07/15/2021-- In People v. Gray, the court agreed to review the published opinion of the Second District, Division Two, Court of Appeal, which held that a hearsay statement that is not admissible at a criminal trial because of the Sixth Amendment’s Confrontation Clause is admissible at a probation violation hearing. The appellate court said it was choosing sides in an existing split of authority, siding with the Third District’s decision in People v. Stanphill (2009) 170 Cal.App.4th 61 rather than the more recent People v. Liggins (2020) 53 Cal.App.5th 55 from the First District, Division Four. The Supreme Court denied review in Stanphill, with Justices Joyce Kennard and Ming Chin recording dissenting votes. The court denied a depublication request in Liggins (there was no petition for review) but Justice Carol Corrigan recorded a dissenting vote.
The court granted review in People v. Arnold, another case involving when new sentence-reduction legislation can apply retroactively. The unpublished opinion of the Second District, Division One, held the defendant couldn’t take advantage of 2018’s Senate Bill 1393, which gave superior courts discretion to strike sentence enhancements for previous serious felony convictions, because his judgment was already final when SB 1393 was enacted and it didn’t matter that the California Department of Corrections and Rehabilitation had recommended recall of his sentence based on the change in the law. The Supreme Court addressed the retroactivity of different legislation just last month in People v. Esquivel, and last year it reviewed the retroactivity of SB 1393 specifically in People v. Stamps.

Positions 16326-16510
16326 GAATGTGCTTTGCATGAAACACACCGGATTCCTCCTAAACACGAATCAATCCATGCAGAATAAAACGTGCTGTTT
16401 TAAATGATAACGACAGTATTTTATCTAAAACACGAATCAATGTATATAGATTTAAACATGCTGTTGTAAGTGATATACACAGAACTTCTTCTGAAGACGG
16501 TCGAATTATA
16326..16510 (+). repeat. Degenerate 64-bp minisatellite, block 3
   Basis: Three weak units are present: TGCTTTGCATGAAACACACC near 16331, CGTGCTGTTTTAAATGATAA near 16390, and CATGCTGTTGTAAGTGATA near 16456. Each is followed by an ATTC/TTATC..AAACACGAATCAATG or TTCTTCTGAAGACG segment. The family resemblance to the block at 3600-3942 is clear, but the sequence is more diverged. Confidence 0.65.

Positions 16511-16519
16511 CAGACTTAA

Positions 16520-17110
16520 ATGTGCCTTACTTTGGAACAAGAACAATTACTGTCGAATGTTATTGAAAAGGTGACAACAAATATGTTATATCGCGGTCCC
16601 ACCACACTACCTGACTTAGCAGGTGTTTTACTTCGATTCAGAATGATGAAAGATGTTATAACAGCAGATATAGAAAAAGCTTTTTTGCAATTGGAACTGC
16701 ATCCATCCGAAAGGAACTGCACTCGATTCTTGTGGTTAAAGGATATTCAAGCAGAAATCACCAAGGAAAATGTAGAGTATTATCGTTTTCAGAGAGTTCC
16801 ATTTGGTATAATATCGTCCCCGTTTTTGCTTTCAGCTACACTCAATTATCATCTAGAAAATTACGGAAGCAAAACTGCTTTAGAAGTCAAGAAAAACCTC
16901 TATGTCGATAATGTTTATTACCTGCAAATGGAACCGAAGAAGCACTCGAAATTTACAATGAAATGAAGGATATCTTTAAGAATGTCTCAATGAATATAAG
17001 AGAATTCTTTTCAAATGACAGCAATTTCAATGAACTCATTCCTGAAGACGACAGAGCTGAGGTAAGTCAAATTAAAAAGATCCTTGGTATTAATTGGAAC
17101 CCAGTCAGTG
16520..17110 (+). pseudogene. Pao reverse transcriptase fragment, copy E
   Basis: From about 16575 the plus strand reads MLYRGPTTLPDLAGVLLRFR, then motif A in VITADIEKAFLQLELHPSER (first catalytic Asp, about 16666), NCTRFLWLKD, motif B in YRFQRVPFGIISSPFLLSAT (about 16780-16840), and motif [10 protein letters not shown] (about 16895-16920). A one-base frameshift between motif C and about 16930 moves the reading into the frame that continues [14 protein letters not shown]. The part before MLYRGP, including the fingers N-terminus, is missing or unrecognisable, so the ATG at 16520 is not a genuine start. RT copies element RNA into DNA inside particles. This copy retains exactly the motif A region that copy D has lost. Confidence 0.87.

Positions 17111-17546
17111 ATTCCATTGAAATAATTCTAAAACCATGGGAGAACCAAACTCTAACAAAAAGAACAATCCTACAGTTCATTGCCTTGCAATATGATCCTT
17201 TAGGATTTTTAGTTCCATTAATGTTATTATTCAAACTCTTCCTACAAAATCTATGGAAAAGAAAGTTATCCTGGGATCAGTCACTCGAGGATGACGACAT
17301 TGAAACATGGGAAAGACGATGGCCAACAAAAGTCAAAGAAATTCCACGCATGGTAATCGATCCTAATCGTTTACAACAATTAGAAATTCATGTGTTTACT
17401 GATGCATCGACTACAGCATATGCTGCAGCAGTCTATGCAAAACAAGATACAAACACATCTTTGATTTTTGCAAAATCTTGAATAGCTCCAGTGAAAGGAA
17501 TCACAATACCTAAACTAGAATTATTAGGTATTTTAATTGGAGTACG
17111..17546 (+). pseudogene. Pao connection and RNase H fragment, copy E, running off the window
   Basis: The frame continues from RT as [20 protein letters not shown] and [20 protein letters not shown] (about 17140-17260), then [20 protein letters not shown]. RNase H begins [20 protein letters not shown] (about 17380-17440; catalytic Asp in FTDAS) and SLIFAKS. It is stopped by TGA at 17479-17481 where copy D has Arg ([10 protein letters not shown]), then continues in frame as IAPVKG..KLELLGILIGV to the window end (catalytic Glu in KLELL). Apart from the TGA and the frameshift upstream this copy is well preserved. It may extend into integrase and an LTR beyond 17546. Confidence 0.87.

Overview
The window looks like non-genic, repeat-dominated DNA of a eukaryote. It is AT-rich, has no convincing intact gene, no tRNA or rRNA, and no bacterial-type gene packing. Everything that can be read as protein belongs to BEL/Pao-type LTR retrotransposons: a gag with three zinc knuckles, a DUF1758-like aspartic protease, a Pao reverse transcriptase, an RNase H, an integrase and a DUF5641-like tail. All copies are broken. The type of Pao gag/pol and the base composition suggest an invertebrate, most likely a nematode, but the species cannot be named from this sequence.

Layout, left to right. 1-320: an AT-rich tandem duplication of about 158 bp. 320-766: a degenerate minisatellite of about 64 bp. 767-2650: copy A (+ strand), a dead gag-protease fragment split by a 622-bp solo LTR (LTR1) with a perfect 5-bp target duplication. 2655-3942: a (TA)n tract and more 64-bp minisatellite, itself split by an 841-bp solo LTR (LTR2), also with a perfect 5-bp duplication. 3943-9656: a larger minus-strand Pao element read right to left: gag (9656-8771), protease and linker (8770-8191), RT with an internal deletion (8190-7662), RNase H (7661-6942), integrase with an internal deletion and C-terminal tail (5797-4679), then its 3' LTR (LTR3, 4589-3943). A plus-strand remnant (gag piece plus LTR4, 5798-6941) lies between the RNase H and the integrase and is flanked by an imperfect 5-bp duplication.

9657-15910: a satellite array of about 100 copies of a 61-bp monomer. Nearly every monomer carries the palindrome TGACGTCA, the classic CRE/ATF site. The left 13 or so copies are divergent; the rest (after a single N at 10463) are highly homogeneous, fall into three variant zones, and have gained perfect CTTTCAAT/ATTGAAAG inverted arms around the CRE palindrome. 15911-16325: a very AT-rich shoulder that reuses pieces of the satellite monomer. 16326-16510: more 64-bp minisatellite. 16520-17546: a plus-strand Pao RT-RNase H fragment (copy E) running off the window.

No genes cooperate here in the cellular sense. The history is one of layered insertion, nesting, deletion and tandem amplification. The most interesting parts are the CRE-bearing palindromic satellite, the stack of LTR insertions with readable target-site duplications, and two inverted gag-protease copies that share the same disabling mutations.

The court also granted review in People v. Braden, and it limited the issue under consideration to: “What is the latest point at which a defendant’s request for mental health diversion is timely under Penal Code section 1001.36?” The partially published opinion of the Fourth District, Division Two, disagreed with the Third District’s recent decision in People v. Curry (2021) 62 Cal.App.5th 314 and held the defendant “was ineligible for that section’s ‘pretrial diversion’ because he did not request diversion before trial began.” Last year, in People v. Frahs, the Supreme Court held the 2018 legislation providing for the diversion applies retroactively to cases in which the judgment is not yet final. The appellate court said that Frahs “did not address” the statutory construction issue that is dispositive in Braden. The Supreme Court yesterday made Curry a grant-and-hold for Braden.
The court granted a pro per petition for review in In re Gadlin and transferred the matter back to the Second District, Division Five, which had summarily denied the defendant’s habeas corpus petition on the ground he had “fail[ed] to demonstrate he exhausted his administrative remedies.” The appellate court is to issue an alternative writ on the issue whether the defendant should now have a nonviolent offender parole hearing. The Supreme Court’s order cites to the court’s December decision regarding the same defendant (In re Gadlin (2020) 10 Cal.5th 915) that struck down regulations excluding from parole eligibility all inmates who have past or current convictions requiring sex offender registration.
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